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QuickStart Samples

Basic Polynomials QuickStart Sample (C#)

Illustrates the basic use of the Polynomial class in C#.

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using System;

namespace Extreme.Numerics.QuickStart.CSharp
{
    // The Polynomial class resides in the Extreme.Mathematics.Curves namespace.
    using Extreme.Mathematics.Curves;

    /// <summary>
    /// Illustrates the basic use of the Polynomial class in the 
    /// Extreme.Mathematics.Curve namespace of the Extreme Optimization 
    /// Mathematics Library for .NET.
    /// </summary>
    class BasicPolynomials
    {
        /// <summary>
        /// The main entry point for the application.
        /// </summary>
        [STAThread]
        static void Main(string[] args)
        {
            // All curves inherit from the Curve abstract base
            // class. The Polynomial class overrides implements all
            // the methods and properties of the Curve class,
            // and adds a few more.

            // Index variable.
            int index;

            //
            // Polynomial constructors
            //

            // The Polynomial class has multiple constructors. Each
            // constructor derives from a different way to define
            // a polynomial or parabola.

            // 1st option: a polynomial of a specified degree.
            Polynomial polynomial1 = new Polynomial(3);
            // Now set the coefficients individually. The coefficients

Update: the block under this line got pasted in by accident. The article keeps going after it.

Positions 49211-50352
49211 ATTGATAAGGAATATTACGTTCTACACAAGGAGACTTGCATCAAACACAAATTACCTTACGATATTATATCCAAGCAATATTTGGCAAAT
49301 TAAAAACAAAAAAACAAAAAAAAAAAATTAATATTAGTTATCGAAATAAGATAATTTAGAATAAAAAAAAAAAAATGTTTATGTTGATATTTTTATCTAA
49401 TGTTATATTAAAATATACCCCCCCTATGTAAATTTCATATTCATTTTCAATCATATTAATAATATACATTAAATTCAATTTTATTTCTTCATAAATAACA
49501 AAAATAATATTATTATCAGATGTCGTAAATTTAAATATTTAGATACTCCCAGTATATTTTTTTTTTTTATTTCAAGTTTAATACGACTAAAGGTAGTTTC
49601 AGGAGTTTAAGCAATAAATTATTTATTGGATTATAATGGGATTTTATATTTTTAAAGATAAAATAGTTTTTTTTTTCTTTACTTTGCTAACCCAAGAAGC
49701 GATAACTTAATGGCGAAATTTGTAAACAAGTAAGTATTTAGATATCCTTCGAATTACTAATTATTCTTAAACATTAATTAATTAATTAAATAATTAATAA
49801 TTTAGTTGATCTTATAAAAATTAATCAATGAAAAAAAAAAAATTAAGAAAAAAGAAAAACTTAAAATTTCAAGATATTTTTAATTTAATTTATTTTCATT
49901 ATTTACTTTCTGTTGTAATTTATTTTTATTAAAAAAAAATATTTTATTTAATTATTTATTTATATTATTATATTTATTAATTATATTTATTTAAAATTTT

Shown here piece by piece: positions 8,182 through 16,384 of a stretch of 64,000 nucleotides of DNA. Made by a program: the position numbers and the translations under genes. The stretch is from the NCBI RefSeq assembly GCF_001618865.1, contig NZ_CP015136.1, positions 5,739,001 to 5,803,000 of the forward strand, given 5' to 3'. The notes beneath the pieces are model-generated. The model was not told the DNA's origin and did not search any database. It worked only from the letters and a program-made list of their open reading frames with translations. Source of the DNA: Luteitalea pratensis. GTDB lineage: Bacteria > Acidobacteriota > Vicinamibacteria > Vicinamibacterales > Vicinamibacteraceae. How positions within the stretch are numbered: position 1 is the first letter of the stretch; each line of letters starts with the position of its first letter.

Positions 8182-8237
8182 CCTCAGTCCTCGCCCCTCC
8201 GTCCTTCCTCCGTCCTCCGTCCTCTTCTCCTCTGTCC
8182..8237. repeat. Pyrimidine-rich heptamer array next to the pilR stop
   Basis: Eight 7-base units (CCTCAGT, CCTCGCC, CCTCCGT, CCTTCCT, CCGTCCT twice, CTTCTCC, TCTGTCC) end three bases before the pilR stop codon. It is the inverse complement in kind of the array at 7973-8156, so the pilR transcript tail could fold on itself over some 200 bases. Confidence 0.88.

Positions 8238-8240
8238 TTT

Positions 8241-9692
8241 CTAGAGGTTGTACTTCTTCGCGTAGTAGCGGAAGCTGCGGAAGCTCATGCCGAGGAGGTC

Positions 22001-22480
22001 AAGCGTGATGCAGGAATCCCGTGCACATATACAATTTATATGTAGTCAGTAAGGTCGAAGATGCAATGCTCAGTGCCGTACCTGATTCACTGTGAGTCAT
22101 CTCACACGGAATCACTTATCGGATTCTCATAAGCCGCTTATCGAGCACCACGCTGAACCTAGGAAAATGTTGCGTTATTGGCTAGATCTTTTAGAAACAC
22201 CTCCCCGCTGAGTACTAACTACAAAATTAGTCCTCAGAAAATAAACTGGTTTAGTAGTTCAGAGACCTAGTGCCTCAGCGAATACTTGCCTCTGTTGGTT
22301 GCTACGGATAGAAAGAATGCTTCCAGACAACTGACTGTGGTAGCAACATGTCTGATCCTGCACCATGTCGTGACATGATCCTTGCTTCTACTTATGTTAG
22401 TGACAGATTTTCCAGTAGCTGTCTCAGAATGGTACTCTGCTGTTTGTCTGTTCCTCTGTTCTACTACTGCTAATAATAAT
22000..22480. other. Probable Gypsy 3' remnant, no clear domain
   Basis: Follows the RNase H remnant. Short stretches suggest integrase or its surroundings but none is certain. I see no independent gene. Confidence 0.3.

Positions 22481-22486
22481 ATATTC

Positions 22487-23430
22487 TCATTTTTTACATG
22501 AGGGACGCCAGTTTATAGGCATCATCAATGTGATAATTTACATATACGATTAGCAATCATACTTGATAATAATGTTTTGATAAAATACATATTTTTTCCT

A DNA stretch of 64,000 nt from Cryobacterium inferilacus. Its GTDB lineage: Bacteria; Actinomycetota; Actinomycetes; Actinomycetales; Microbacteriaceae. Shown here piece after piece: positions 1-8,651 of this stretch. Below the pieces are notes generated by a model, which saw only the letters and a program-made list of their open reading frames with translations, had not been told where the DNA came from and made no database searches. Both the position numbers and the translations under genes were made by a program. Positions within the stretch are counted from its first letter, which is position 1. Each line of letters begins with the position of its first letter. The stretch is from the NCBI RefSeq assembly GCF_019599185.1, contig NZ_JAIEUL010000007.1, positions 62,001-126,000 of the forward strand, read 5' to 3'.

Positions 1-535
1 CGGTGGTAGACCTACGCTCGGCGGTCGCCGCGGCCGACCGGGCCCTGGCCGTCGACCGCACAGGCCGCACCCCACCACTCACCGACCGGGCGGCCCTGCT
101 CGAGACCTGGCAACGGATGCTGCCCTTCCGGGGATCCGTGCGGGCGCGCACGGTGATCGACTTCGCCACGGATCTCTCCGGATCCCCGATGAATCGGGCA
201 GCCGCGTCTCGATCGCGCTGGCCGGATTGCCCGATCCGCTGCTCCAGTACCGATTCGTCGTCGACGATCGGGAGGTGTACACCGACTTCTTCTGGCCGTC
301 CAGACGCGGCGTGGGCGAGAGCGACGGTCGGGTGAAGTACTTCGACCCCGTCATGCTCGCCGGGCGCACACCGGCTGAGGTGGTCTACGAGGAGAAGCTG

// can be set using the indexer property. The constant term 
            // has index 0:
            polynomial1[3] = 1;
            polynomial1[2] = 1;
            polynomial1[1] = 0;
            polynomial1[0] = -2;

            // 2nd option: specify the coefficients in the constructor
            // as an array of doubles:
            double[] coefficients = new double[] {-2, 0, 1, 1};
            Polynomial polynomial2 = new Polynomial(coefficients);

            // In addition, you can create a polynomial that
            // has certain roots using the static FromRoots
            // method:
            double[] roots = new double[] {1, 2, 3, 4};
            Polynomial polynomial3 = Polynomial.FromRoots(roots);
            // Or you can construct the interpolating polynomial
            // by calling the static GetInterpolatingPolynomial
            // method. The parameters are two double arrays 
            // containing the x values and y values respectively.
            double[] xValues = new double[] {1, 2, 3, 4};
            double[] yValues = new double[] {1, 4, 10, 8};
            Polynomial polynomial4 = 
                Polynomial.GetInterpolatingPolynomial(xValues, yValues);

            // The ToString method gives a common string
            // representation of the polynomial:
            Console.WriteLine("polynomial3 = {0}", polynomial3.ToString());

            //
            // Curve Parameters
            //

            // The shape of any curve is determined by a set of parameters.
            // These parameters can be retrieved and set through the
            // Parameters collection. The number of parameters for a curve 
            // is given by this collection's Count property.
            //
            // For polynomials, the parameters are the coefficients
            // of the polynomial. The constant term has index 0:
            Console.WriteLine("polynomial1.Parameters.Count = {0}", 
                polynomial1.Parameters.Count);
            // Parameters can easily be retrieved:            
            Console.Write("polynomial1 parameters:");
            for(index = 0; index < polynomial1.Parameters.Count; index++)
                Console.Write("{0} ", polynomial1.Parameters[index]);
            Console.WriteLine();
            // We can see that polynomial2 defines the same polynomial 
            // curve as polynomial1: